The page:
More than a third of people in the UK think the government is most to blame for high fuel prices, a poll for the BBC's Panorama programme suggests.
Some 38% said the government was primarily responsible, while 22% mostly blamed oil producing countries, and 20% pointed the finger at oil companies.
And 35% of those questioned said they were more likely to vote for a party offering to lower car and fuel taxes.
Just over 1,000 people were questioned for Panorama: Can We Afford to Fill Up?
The 1,021 people were selected at random and included 64% who described themselves as frequent drivers.
Hitting the pavement
The poll suggests that the current high prices of petrol and diesel are having a significant effect on how much driving people are doing - with 32% of those questioned saying they are driving less than they were three months ago.
And, according to the poll results, people are turning to other modes of transport, with 60% saying they were walking more, 34% saying they were using public transport more, 21% saying they were car sharing more frequently and 20% saying they were cycling more.
Oil prices hit record levels above $147 a barrel in early July, and though they recently dropped to about $132 a barrel, many motorists are still feeling the pinch.
Edmund King, president of the AA, told Panorama that "there is no doubt that some people are being priced off the road".
"They cannot afford it out of the disposable income that they've got because their costs have gone up by 30 odd per cent."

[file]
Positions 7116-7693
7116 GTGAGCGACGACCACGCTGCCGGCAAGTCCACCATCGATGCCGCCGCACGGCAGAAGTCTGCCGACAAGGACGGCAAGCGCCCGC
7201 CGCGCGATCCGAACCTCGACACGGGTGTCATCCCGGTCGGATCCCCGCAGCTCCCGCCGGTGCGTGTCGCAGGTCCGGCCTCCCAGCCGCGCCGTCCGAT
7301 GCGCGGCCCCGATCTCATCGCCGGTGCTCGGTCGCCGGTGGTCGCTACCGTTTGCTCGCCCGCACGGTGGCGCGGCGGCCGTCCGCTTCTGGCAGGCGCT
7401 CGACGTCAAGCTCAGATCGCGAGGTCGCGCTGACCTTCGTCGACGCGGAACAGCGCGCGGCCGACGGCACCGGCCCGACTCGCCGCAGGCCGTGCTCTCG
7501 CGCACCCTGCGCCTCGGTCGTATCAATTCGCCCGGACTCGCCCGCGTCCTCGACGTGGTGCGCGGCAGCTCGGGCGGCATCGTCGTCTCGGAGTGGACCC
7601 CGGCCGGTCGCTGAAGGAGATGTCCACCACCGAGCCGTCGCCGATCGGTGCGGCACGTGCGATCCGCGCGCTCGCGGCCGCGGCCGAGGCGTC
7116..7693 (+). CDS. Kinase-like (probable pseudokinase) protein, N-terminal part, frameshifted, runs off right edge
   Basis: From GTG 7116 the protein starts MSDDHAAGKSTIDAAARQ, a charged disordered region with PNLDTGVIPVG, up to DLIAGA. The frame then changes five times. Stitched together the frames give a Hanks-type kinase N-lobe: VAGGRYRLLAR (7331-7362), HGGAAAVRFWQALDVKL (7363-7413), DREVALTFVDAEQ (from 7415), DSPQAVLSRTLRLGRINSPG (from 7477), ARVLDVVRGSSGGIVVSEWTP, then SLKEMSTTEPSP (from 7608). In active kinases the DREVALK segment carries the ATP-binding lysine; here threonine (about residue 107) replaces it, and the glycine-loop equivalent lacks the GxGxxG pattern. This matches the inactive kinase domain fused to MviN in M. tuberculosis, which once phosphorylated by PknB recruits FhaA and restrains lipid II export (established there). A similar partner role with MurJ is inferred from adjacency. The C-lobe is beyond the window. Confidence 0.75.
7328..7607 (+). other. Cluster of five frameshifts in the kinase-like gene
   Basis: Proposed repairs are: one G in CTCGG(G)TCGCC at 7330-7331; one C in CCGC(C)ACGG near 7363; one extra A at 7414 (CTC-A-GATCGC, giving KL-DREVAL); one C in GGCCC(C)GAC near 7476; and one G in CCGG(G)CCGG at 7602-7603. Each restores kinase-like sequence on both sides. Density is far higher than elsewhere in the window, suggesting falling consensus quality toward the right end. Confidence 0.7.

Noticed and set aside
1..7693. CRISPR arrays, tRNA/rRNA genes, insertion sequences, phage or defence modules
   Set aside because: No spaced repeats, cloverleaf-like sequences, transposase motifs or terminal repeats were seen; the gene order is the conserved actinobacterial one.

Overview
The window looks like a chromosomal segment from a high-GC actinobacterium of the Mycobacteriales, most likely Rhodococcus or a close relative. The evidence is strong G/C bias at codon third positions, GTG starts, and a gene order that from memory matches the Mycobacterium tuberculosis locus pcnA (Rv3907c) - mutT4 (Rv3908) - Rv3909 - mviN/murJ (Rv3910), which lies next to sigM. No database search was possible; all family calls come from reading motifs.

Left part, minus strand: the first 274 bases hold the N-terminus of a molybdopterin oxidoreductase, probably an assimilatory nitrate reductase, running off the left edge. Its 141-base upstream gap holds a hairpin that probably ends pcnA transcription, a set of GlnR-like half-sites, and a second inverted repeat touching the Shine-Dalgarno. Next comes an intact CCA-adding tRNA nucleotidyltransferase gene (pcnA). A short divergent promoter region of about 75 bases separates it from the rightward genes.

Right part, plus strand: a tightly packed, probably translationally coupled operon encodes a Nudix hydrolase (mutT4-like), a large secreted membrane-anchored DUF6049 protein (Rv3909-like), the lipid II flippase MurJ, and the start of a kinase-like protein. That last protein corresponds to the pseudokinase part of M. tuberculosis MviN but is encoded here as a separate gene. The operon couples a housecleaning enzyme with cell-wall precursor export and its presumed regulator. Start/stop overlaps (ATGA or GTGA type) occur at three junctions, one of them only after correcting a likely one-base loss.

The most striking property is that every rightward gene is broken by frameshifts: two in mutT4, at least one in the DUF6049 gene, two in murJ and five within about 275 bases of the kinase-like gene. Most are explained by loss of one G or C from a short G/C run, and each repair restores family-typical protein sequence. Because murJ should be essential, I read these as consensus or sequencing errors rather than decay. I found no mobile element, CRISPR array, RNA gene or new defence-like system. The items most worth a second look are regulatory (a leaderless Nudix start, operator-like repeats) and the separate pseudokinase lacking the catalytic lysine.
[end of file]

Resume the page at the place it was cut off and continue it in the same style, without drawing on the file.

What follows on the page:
Mr King told Panorama he believes high fuel prices could be a vote loser for the government.
"Normally in politics when it comes to elections, health and education are right up there, rightly so, but you don't hear much about transport. But now motoring is becoming much more of an issue," Mr King said.
In the poll, 60% answered "No" when asked whether they would be more likely to vote for a political party that promised to lower car and fuel taxes, but 35% said they were more likely to do so.
Treasury minister Angela Eagle said the government had to get the balance right.
"If there's a sudden price spike in oil that is causing real hardship to businesses, families and individuals in the country, then we have a duty as a government to make sure that we can do something about that in the short-term.
"But we don't lose sight of our medium to long-term goals, which are to re-engineer the way our economy works in order to reduce our carbon footprint, and that is what we are doing."
Even though a number of UK supermarkets cut their prices last week, Britain's fuel prices are still among the highest in Europe.
More people said that they would consider cars like the electric G-Wiz
About 50p of the price of a litre of petrol goes to the Treasury as fuel duty - before VAT is taken on top.
Though oil prices have risen the government says it has not been making any more revenue on the actual fuel, as this is capped.
They have been taking extra VAT, but the government insists this is cancelled out as motorists are spending less in other areas.
The government has pledged to reduce the UK's carbon emissions by 26% over the next 12 years.
From next April road tax prices will be based on a car's fuel efficiency and CO2 emissions.
The Panorama poll suggests that when choosing a car, vehicle tax and fuel efficiency are now much higher priorities.
Eighty per cent of those polled said that if they were changing their car, vehicle tax cost would be an important factor in their choice - versus 18% who said it was not important to them.
Eighty-nine per cent said that fuel efficiency was important, while only 11% said it was not.
And in a sign that green initiatives and incentives might be starting to take hold, 50% of those polled said they were likely to consider buying a car that used alternative fuels, such as electricity, hydrogen and bio ethanol.
For the full poll results and to see more about how fuel prices are affecting people watch Panorama: Can We Afford to Fill Up? on BBC One at 8.30pm on Monday 28 July 2008.